‘When you are laying out the car the [first requirement is the] compressor output position [which] is defined by the power unit so there is a discussion there on engine architecture,’ says Jody Egginton, technical director at Toro Rosso. ‘Then there is the S-bend which goes from the compressor to the tailpipe and you need to make sure that you’ve got a geometry that optimises performance so there’s a chunk of CFD work involved there. The geometry is never perfect, because the perfect geometry is straight, which is impossible. Then you need to consider the tailpipe diameter which needs to be within the legality box as well as how that [flow] interacts with the rear wing pylon. Again you want a nice clear path but the aero guys want minimum blockage through the engine cover so you don’t want to have to move the flow around wishbones because aero is king, so you’re trying to find the best tailpipe position and how to best orientate the wastegates.
‘It’s a mixture of suspension design, packaging and power unit performance but the overall view is aero and the best overall package,’ Egginton adds. ‘If you had a straight tailpipe which is good from a power unit performance perspective, but you have a ridiculous hole in the back of the engine cover and the flow around the rear wing pylons is horrible with flow separation, then you wouldn’t do that. It’s all about the global car performance.’
The short answer
The ideal design for an exhaust system is to have the straightest and shortest pipe possible from the engine to the rear of the car. Straighter pipes minimise flow losses, as the flow does not need to be turned around bends or complex geometries. Shorter pipes can also help to scavenge the gases out of the cylinder more effectively and as engine RPMs have increased, Formula 1 teams have continued to shorten their exhaust pipes. This is because the faster the engine, the shorter the time between the opening of the valves and so the quicker you want the pressure waves to get back from the end of the exhaust to the cylinder to draw out the exhaust gases. However, to achieve maximum torque at low RPM, and with modern power units now incorporating turbochargers, longer pipes are required. The key, as ever in Formula 1, is finding the best compromise.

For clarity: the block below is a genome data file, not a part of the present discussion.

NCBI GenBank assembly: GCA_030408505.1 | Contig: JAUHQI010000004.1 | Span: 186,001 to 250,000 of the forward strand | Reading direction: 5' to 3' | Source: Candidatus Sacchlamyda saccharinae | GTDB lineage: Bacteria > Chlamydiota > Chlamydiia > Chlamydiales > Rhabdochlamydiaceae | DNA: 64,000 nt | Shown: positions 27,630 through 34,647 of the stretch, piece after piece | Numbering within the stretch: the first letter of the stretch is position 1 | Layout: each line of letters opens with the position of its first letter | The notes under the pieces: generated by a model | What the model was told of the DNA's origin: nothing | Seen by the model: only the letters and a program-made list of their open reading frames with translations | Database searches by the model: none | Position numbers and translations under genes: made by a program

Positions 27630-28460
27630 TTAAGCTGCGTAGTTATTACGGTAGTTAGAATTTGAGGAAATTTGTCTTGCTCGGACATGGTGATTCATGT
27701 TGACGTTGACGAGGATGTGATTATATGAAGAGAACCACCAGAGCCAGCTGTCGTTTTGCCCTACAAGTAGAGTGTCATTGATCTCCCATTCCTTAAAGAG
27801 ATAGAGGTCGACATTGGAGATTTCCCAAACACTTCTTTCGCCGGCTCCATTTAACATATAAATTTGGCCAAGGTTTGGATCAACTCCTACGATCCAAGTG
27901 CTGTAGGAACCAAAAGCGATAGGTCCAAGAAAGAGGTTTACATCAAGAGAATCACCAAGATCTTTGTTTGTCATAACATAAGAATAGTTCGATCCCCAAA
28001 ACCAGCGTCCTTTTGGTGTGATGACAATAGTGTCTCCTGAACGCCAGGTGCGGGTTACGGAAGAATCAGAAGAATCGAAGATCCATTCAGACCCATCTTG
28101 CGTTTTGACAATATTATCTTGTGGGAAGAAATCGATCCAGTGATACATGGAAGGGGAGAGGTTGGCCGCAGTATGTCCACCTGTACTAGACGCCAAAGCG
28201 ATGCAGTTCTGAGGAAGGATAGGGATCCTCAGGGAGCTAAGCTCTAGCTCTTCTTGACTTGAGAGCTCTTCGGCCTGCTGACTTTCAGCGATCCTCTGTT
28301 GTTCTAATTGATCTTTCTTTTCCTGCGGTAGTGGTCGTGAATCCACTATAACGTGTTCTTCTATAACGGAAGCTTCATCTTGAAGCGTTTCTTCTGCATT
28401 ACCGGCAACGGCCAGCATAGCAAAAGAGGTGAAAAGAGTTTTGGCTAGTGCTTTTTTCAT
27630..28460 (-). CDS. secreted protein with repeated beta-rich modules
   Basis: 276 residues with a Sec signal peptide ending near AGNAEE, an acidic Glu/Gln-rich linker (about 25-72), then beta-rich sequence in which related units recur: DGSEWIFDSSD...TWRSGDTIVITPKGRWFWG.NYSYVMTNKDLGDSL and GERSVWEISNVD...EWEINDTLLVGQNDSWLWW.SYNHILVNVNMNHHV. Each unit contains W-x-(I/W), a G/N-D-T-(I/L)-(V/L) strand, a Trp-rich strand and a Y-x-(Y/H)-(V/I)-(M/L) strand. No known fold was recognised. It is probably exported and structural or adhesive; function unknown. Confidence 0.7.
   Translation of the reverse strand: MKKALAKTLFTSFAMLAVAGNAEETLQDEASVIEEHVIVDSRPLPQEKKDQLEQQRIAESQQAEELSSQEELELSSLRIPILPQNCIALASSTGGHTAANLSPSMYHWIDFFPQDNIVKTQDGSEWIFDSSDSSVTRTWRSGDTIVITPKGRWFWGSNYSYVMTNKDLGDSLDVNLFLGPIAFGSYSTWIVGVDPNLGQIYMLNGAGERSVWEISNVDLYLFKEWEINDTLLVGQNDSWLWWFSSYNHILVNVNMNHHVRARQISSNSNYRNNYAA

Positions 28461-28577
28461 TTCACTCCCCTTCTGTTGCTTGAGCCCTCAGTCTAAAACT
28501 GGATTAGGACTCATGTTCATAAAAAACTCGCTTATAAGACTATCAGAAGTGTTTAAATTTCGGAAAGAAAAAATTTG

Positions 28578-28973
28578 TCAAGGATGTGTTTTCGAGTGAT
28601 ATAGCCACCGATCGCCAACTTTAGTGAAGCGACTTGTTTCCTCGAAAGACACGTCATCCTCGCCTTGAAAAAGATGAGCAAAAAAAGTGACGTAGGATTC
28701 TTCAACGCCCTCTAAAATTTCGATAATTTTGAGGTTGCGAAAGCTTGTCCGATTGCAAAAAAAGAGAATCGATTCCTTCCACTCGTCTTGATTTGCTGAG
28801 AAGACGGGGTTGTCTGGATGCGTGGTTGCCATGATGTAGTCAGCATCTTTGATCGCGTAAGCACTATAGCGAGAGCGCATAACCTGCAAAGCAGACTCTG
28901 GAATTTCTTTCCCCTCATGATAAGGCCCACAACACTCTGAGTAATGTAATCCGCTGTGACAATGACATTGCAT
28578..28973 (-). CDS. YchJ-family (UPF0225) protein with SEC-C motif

Back in the early 2000s during the V8 and even the V10 era, the exhaust system was completely different to what is raced today. Not only were the exhausts much shorter, as they did not need to route to a turbocharger, but they were more compact and therefore packaged into the rear of the sidepods. Consequently, the exits stuck out of the bodywork on either side of the engine cover, rearwards of the driver, but before the rear tyres. For naturally aspirated engines it is more critical for the primary pipes to be of equal length because as the piston pumps out the exhaust gases during the exhaust stroke, effectively the other cylinders have to use some of their power to help drive this piston. But a turbocharged engine, particularly one which is assisted by an electrical motor to reduce turbo lag, can reduce the overall power losses in the engine because the turbo effectively acts as a pump, helping to draw out the exhaust gases from the cylinder.
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Anatomy of a Racecar